Loved this article. I was in stuck mode. Am relatively new to blogging. Started online business and website about 3 months ago. Am learning a lot, but had an ah ha moment about traffic – targeted traffic and found this article. Thanks for the great tips. I hope to implement all of them, and realize how much more there is to each one of the steps you outline. Great stuff!
Glen takes various examples of how simple ideas and websites have gone viral in the past. He made a Feedburner mini-site and emailed a mere six people about it and tweeted the link once. The site had made to the HackerNews homepage the very next day, garnered 500 or so back links in a single day and the domain is now a PR 4. The whole thing was made in less than a day, looks ugly and is not even properly optimized for mobile.
SEO-It might seem like I am saying this because that’s what I do but it’s a proven tactic for long term success. If you expect targeted traffic tomorrow it’s not going to happen with SEO but if you want long term success you need to do this. Part of SEO is content. If you create content that is useful or of value to your target, and share this content, then it will drive targeted traffic (and don’t forget the technical parts of SEO).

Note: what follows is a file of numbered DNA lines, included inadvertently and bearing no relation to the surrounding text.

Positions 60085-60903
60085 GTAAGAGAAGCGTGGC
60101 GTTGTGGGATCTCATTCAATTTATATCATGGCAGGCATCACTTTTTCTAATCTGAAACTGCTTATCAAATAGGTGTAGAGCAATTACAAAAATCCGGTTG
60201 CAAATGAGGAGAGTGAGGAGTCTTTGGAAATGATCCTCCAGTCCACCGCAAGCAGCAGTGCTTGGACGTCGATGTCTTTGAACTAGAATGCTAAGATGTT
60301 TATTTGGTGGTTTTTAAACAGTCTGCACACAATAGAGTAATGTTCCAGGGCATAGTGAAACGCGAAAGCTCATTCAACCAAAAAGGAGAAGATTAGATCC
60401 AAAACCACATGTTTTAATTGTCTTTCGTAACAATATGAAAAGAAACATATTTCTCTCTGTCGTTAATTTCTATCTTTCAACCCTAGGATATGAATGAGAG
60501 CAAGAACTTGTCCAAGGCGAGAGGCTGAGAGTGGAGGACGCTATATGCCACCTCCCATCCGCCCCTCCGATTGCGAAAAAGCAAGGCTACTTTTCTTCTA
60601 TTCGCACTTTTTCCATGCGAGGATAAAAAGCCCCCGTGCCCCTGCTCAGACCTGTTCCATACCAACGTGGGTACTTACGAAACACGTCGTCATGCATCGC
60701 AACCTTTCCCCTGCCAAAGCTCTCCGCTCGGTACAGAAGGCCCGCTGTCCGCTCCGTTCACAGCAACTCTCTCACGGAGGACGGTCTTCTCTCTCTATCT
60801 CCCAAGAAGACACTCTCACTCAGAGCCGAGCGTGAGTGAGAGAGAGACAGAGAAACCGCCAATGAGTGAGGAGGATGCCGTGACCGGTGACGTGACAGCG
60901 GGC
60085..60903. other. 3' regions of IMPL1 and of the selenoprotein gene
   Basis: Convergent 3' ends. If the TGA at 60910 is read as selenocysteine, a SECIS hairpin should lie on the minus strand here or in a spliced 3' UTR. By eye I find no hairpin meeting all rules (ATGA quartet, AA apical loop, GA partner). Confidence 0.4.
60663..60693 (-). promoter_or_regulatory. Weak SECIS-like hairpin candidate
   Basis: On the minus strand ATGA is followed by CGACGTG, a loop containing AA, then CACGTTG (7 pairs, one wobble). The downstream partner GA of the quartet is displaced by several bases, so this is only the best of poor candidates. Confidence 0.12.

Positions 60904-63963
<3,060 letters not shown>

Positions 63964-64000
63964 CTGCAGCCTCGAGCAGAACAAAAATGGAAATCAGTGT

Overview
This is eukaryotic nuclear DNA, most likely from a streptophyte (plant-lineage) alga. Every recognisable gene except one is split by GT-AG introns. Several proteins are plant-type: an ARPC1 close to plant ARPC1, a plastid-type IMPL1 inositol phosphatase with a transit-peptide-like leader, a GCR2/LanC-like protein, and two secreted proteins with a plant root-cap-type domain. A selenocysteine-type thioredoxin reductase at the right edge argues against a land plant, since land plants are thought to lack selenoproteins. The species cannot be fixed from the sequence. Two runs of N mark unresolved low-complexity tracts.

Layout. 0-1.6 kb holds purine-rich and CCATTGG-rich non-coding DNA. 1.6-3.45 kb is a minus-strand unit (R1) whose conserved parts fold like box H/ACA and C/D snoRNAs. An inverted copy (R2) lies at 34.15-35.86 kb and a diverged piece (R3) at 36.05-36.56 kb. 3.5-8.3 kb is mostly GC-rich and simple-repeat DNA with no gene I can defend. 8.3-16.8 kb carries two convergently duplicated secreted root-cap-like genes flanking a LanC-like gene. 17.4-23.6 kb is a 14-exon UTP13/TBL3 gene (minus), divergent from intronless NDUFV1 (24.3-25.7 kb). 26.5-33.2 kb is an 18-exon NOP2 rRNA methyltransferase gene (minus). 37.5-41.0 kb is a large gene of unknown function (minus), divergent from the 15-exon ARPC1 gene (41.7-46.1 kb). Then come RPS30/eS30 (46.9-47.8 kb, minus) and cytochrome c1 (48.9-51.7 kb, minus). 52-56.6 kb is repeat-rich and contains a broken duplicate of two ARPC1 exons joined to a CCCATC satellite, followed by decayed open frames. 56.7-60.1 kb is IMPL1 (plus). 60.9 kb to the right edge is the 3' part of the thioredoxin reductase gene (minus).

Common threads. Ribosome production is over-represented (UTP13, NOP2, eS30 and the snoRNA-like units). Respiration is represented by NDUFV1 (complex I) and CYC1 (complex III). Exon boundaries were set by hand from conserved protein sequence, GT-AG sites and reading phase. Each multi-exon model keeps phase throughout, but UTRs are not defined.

Web traffic is measured to see the popularity of websites and individual pages or sections within a site. This can be done by viewing the traffic statistics found in the web server log file, an automatically generated list of all the pages served. A hit is generated when any file is served. The page itself is considered a file, but images are also files, thus a page with 5 images could generate 6 hits (the 5 images and the page itself). A page view is generated when a visitor requests any page within the website – a visitor will always generate at least one page view (the main page) but could generate many more. Tracking applications external to the website can record traffic by inserting a small piece of HTML code in every page of the website.